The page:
In The News
Laurie Chappell, St. Luke's Hospital
Stress: Its effects and how to manage it
Stress symptoms may be affecting your health, even though you may not realize it. You may think that nagging headache, frequent insomnia, chest pain and forgetfulness are due to a physical illness when the primary source may be stress.
Studies by the American Heart Association have shown that 75 percent of physician office visits are stress-related. Several of the leading causes of death in our country - including heart disease, some cancers and lung disorders - are linked to stress.
We all have some stress in our lives, and it is not all bad. Acute stress is something you experience with a quick resolution or is self-limiting and usually benign. But if your stress becomes chronic, it is time to take action.
Stress can affect us physically, as well as affect how we think, feel or behave. We may experience back pain, heart palpitations, digestive problems, decreased immunity and see a rise in our blood pressure. We may also become more irritable, insecure and anxious. Stress can cause us to eat more or skip meals, withdraw socially, exercise less and have problems in our relationships.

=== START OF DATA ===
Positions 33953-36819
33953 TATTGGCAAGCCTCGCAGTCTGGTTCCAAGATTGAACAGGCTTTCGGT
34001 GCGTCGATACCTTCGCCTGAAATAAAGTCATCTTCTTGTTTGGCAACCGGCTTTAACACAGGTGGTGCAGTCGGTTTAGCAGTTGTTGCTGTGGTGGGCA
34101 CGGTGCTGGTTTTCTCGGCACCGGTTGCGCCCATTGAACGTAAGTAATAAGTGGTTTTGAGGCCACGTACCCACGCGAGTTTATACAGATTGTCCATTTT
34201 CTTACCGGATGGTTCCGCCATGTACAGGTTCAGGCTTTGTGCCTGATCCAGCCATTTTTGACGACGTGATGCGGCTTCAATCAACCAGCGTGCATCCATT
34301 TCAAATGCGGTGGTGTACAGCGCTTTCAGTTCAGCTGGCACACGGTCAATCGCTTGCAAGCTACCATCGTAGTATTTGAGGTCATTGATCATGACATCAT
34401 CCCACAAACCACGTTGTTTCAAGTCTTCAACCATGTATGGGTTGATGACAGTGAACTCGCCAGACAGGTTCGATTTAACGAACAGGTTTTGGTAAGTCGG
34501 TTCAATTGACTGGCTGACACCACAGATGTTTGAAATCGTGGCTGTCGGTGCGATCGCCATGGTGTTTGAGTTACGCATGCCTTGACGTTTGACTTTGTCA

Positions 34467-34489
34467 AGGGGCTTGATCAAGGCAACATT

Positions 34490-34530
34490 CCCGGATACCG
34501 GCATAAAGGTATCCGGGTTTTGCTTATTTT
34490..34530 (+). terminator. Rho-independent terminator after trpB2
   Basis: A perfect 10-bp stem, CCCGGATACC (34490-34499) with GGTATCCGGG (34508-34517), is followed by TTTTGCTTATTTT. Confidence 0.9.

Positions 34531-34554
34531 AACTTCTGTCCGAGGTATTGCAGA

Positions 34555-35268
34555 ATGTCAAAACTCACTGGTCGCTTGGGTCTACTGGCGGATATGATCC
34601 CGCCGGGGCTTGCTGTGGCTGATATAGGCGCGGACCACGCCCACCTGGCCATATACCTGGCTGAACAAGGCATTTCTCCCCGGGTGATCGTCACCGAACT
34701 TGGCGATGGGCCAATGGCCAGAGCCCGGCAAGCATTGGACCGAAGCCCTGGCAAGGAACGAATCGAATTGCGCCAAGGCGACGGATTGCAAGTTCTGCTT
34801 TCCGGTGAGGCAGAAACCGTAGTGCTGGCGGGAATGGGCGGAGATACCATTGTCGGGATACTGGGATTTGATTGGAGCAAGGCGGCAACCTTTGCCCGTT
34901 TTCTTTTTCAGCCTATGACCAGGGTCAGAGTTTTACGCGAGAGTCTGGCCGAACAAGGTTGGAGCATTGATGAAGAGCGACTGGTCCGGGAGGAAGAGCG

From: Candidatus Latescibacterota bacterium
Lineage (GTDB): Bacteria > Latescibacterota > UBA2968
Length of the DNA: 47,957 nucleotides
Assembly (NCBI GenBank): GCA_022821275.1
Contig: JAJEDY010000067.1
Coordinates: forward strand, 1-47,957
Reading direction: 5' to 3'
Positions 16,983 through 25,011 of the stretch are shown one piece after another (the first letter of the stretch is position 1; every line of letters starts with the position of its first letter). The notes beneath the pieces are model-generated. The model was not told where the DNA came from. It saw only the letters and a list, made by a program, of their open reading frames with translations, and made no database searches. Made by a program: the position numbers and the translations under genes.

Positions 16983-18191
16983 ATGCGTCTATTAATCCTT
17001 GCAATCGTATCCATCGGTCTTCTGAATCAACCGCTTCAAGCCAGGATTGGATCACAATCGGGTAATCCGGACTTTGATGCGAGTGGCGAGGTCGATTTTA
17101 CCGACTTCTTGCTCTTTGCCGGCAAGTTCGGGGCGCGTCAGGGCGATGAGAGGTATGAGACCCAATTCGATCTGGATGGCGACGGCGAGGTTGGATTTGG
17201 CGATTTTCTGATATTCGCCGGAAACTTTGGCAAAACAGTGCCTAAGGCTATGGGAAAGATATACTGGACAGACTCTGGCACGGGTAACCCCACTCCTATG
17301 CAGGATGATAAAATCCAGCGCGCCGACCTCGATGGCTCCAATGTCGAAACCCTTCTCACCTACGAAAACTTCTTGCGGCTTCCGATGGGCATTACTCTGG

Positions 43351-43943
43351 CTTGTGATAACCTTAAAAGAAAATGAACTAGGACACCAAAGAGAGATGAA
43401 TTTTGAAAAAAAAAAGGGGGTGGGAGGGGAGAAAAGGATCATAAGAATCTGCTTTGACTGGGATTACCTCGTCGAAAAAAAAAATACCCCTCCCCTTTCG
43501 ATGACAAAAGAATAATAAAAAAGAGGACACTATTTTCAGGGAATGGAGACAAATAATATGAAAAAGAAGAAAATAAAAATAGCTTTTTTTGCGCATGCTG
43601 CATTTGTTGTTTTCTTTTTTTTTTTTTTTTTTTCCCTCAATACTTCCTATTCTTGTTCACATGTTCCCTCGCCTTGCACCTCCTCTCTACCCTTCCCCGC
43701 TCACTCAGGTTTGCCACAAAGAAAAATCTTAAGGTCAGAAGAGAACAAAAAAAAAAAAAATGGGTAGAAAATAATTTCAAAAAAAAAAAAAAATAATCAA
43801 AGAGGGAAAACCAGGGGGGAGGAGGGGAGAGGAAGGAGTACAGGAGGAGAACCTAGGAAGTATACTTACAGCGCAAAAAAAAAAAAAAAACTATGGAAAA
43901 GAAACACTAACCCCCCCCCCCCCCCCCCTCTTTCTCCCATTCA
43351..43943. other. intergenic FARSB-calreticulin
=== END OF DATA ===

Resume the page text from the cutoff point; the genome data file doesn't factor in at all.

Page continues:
Chronic stress can affect women who are pregnant. For instance, stress can lead to a stillbirth. According to the National Center for Health Statistics, there is one stillbirth for every 167 live births in the U.S. A study published in the American Journal of Epidemiology concluded there is a link between stressful events during pregnancy and stillbirth. The lead author of the study says that dealing with stressors in a healthy way while pregnant could lead to the birth of more healthy babies.
Identifying our stressors is a great starting point. Some common causes for chronic stress include divorce, illness, death of a loved one, job loss, moving, a new baby, financial constraints, our families and the perceived lack of time.
There are many strategies that can help decrease our stressors. Relaxation breathing, physical exercise, yoga, massage therapy and journaling are some effective tools. Social support from family and friends, humor and reframing the situation are other powerful techniques. These techniques have been proven to lower blood pressure, improve sleep, prevent illness and increase quality of life.
Laurie Chappell, RN, MSN, is a Certified Holistic Stress Management Instructor for St. Luke's Hospital. To register for a stress management program on June 8, 2013, visit the Wellness Programs and Screenings page.
This article was published in the St. Louis Post-Dispatch on May 16, 2013.